Friday, November 13, 2015

Cruz Mugs Trump, Hugs Lump

According to the Wall Street Urinal:
Immigration was also a flashpoint, with Ted Cruz slip-streaming Mr. Trump as an ardent restrictionist. He even embraced the lump of labor fallacy that the supply of jobs is so fixed that immigrants “drive down the wages for millions of hardworking men and women.” 
Not so. In a 2013 analysis, the Congressional Budget Office estimated that the bill that passed the Senate that year would have raised average wages by 0.5% by 2033. CBO also found that among the poorest workers, new immigrants tend to lower the wages of other immigrants, not native-born workers. That’s because they work in industries like hospitality and agriculture that are dominated by newcomers. Mr. Cruz is positioning himself to pick up nativist voters who now support Mr. Trump if the businessman fades.
Translation: immigrants working in hospitality and agriculture are not hardworking men and women. Gee, that's news to me. Is that why they call the WSJ a "news"paper?


Denis Drew said...

Immigrants do make it possible to lower wages below what the native born will work for. The minimum wage likely could not have dropped several dollars below LBJ's $11 -- DOUBLE THE AVERAGE INCOME LATER -- if Mexico and India did not exist. (Why don't we always make min wage comparisons peak-to-peak?)

Chicago could not have a taxi meter 50 cents below 1981 after adding 40% more cabs plus subways to both airports and opening up unlimited livery -- dropping the pay for a 60 hour week from $750 to $500 (if that!) if all those other countries did not exist. 50% greater average income since 1981 (when I showed up here) -- and we serviced mostly the top 10%. Add a dollar a mile and American born drivers can work again -- not much to ask.

Chicago has 100,000 gang members out of my guesstimate 200,000 gang-age, minority males because the minimum wage is not $600 a week and the typical follow on wage (e.g., retail clerk) isn't $800. Some high labor use businesses like fast food might get stuck at $600. About 5% shift of Chicago GDP to about 500,000 (very shaky guesstimate) could make these jobs SUBJECTIVELY PALATABLE for those who wont work now and subjectively livable for those who are working now.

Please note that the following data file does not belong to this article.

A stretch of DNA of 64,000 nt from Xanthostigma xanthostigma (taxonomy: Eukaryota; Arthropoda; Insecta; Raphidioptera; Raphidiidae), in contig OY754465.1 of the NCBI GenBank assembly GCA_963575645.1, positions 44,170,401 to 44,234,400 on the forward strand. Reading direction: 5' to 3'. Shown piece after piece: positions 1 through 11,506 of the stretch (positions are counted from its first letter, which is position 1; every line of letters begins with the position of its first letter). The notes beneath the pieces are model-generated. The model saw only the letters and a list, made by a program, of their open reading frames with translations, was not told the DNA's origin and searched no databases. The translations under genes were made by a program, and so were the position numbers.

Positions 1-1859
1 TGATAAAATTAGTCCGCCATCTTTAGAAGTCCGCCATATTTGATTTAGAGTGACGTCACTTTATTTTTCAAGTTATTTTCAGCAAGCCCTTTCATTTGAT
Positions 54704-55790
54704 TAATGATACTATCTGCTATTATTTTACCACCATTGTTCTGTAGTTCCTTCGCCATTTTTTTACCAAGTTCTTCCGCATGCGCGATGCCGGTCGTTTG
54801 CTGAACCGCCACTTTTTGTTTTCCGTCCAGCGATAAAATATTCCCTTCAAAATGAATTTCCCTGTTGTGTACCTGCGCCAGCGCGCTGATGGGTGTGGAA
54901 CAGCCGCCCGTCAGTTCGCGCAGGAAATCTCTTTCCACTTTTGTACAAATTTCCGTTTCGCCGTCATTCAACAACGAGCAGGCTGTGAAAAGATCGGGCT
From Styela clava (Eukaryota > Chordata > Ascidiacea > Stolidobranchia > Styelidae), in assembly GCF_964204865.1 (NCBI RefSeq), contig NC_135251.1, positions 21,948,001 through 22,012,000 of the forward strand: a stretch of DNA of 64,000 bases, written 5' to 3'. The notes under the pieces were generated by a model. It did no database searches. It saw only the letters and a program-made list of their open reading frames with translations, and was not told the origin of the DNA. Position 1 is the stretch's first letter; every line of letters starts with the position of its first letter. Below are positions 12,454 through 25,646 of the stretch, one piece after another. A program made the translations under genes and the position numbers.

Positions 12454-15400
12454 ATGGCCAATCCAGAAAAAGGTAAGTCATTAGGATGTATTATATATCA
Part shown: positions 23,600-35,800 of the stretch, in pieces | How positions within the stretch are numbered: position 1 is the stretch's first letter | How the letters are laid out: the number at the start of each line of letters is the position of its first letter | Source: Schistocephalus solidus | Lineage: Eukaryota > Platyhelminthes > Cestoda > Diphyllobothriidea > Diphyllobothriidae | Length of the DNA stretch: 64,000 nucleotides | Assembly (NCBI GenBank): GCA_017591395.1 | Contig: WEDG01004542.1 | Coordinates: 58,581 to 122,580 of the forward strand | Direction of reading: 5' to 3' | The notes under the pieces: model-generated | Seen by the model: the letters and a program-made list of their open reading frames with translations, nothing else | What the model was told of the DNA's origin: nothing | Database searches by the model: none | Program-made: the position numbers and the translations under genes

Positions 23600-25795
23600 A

I am working on a -- or working out -- a socio-economic market theory (theory may be too grand a word) that high union density automatically leads everyone to feel SUBJECTIVELY satisfied and successful about their economic level -- regardless of their ABSOLUTE level.

IOW, in 1956 workers earning the $8.75 minimum wage thought they were doing okay -- and were willing to work at it w/o the excuse that they were making a better life for their immigrant children or whatever (think today's taxi drivers). In the movie Bye, Bye Braverman we see upper middle class Manhattanites living in their small upper West Side apartments -- happily -- no thought of more space or up-to-date kitchens (whatever the latter might be). Ditto in 1956 for $500 a week cab drivers. Subjectively content because they are doing alright for their economic era.

Collective bargaining, by definition, brings all three sides -- labor, owners and consumers -- together on an even power plane where they all tend to receive something like equal human satisfaction. Subsistence-plus wages (plus an increment or more depending on how much we want from employees) by definition leads to endless squeezing of more for less (especially as employees gradually get used to getting less -- or are even undercut by immigrants who will take less to start with): AUTOMATICALLY resulting in subjective unhappiness with your economic level in your economic era -- whatever your absolute level might be.

In the 50s and 60s white happiness ran on auto-pilot (on political power balance too) on high union density. Density or doom -- that's the struggle.

blissex said...

Oh no mister sandswichman the WSJ is making a very valid point: immigrants usually can't or don't vote, and therefore their interests are irrelevant in an election,

They may be relevant in other contexts, but the article was about an election, and people standing for election target potential voters, That's a hard enough task without them starting to worry about the interests of non-voters.

It would be marvellous if candidates were wise philosopher-kings who care about everybody, but democratic elections are by construction about the interests of the majority of voters and nobody else. The winners win and the losers and those who don't take part lose.

Sandwichman said...

"...the WSJ is making a very valid point..."

I understand what you're trying to say here, blissex, the lump of labor reference is gratuitous noise and IGNORING what they actually say, the point they mean to get across is valid. Well, sometimes I'll do that when marking a student paper -- I see what they are trying to get across here. I hold public discourse to a higher standard, though. If the Wall Street Journal has to rely on bullshit boilerplate to "make a valid point" then their writers are incompetent. On the other hand, if they are using the occasion to get a kick in at one of their standard scapegoats, they are shameless propagandists. One way or the other, the Journal is a Urinal.